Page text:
The value of a scholarship is more than just the ability to cover short-term tuition. A scholarship affords students the opportunity to pursue long-term goals: delivering a return on the initial investment that will benefit the student, his or her family, and the broader community for years to come. A college education is increasingly crucial. Scholarships are an ever more important way to pay for that education and the IPC Education Foundation provides scholarships and awards that support skills pathways and prepare students to start a meaningful career in the electronics manufacturing and assembly industry. Through a variety of scholarships and awards we wish to encourage, develop, and reward students and educators.
The Foundation awarded $25,000 in scholarships to IPC Student Members. The scholarship recipients are members at the following IPC Student Chapters: Auburn University; Binghamton University; Colorado School of Mines; Gwinnett Technical College; Michigan Technological University; Oregon Institute of Technology; Purdue University; Triton College; University of California, Irvine; University of California, Los Angeles; University of Maryland; University of Maryland - Eastern Shore; University of New Orleans; University of Utah; and Valparaiso University. Each IPC Student Member receives $1,000 designed not only to reduce the financial burden, but also to encourage students to enhance their knowledge and skills of real-word industry-related experiences.
Charlene Gunter du Plessis, senior director of the IPC Education Foundation, connected with some of the winners to learn more about their career aspirations, academic journeys, and future plans.
Duha Ali was born in Jordan and is a PhD student at Auburn University studying toward her industrial and systems engineering degree. When asked to share the reason why she decided to become an engineer, she said, “Being an engineer is something I always dreamed of doing. However, I did not know exactly what major I wanted to pursue. When I was deciding on where to focus my studies in college, I felt that electronics is revolutionary in industries these days and since then it became my major."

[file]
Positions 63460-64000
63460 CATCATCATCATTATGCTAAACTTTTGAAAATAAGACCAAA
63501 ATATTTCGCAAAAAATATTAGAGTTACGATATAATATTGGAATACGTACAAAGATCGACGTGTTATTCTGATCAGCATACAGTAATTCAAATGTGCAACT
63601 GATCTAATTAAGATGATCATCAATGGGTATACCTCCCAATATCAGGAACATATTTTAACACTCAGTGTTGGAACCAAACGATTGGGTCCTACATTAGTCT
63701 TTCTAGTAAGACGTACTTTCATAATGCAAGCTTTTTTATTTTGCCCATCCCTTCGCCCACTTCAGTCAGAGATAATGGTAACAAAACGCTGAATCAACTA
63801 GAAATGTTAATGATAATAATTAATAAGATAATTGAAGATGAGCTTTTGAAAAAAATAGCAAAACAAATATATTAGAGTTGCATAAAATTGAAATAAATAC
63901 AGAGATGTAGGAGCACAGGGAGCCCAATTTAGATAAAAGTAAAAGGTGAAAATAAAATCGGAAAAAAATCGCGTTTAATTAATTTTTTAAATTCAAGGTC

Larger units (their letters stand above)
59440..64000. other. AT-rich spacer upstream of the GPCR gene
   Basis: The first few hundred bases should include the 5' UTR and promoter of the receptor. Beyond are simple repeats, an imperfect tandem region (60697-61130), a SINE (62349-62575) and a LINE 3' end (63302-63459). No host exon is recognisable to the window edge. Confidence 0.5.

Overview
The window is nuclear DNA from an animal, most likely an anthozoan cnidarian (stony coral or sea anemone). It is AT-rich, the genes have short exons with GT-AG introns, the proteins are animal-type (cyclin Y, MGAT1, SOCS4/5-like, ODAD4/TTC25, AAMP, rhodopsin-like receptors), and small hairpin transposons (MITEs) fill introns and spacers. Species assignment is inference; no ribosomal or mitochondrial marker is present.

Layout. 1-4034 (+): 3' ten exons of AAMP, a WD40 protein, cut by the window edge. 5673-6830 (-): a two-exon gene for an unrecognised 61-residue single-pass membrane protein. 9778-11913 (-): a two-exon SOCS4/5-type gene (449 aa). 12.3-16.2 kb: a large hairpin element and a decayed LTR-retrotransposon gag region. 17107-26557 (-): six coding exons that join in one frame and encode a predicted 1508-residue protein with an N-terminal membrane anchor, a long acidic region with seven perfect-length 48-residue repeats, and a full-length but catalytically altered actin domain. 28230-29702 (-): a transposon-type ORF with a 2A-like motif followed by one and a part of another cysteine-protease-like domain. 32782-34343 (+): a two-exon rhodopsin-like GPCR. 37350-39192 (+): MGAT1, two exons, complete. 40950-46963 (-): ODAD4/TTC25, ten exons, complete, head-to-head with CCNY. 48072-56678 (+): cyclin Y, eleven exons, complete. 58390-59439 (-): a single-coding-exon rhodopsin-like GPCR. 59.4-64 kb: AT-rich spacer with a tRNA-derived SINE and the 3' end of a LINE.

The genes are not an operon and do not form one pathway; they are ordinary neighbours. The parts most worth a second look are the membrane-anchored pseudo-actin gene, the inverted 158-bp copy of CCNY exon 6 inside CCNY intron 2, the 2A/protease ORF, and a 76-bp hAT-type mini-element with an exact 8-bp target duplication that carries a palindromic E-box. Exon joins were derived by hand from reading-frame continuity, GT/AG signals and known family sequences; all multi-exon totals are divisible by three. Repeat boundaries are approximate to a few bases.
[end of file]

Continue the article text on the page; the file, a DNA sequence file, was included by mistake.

Sandro Figueroa was born in Lima, Peru. He is studying toward his associate degree in mechatronics technology at Gwinnett Technical College and will simultaneously soon continue his progress toward a bachelor’s in electrical engineering technology at Kennesaw State University.
Sandro grew up aspiring to be a mechanical engineer but when given the opportunity to learn and work with electronics/electrical, he found that it was far more interesting and useful. As he progressed through his major, he realized that he could combine his lifelong mechanical interest with electrical through mechatronics. He is currently the IPC chapter president at Gwinnett Technical College, and he played a critical role in helping the program director establish the chapter before it was even official. He has been working full-time and studying in college for a year and a half now to pay for his education.
Native to New Orleans, Michael Ceraso honed his ability to translate customer needs into technical solutions as a salesman for Tesla in New York. Upon returning, he joined the University of New Orleans where he made a name for himself as a top roboticist in IEEE Region 5 Robotics Competitions. From there, he went on to design custom circuit boards and firmware for the U.S. Department of Agriculture and now advises on all things electronic through his company Ceraso Industries. For Real DFM, Michael handles all aspects of circuit board design, electronics supply chain management, assembly, testing, and firmware development. Michael studied psychology at Fordham University and electrical engineering at the University of New Orleans, which led to becoming the founding member of the IPC Student Chapter at the University of New Orleans. He chose his major because, as he put it, “Software rules the world, but using electronics to interact with the world is more fun. So, I wanted to do both software and hardware and become an engineer.”
Xin Wei was born in Jiangsu Province, China, and is working toward his PhD at Auburn University in industrial and systems engineering after graduating with his bachelor at Shanghai University in industrial engineering. He expressed that he decided to pursue this as his major because he would like to improve the efficiency of processes which indicated that industrial engineering is a good choice. He serves as the treasurer at the IPC Student Chapter at Auburn University. He has worked as product manager assistant to help improve the manufacturing process, including quality control and inspection, in Union Group, China.
The IPC Education Foundation is set to award at least $50,000 in scholarships to deserving students this year. For more information and to read the full interviews, please visit ipcef.org.
Charlene Gunter du Plessis is the senior director of the IPC Education Foundation.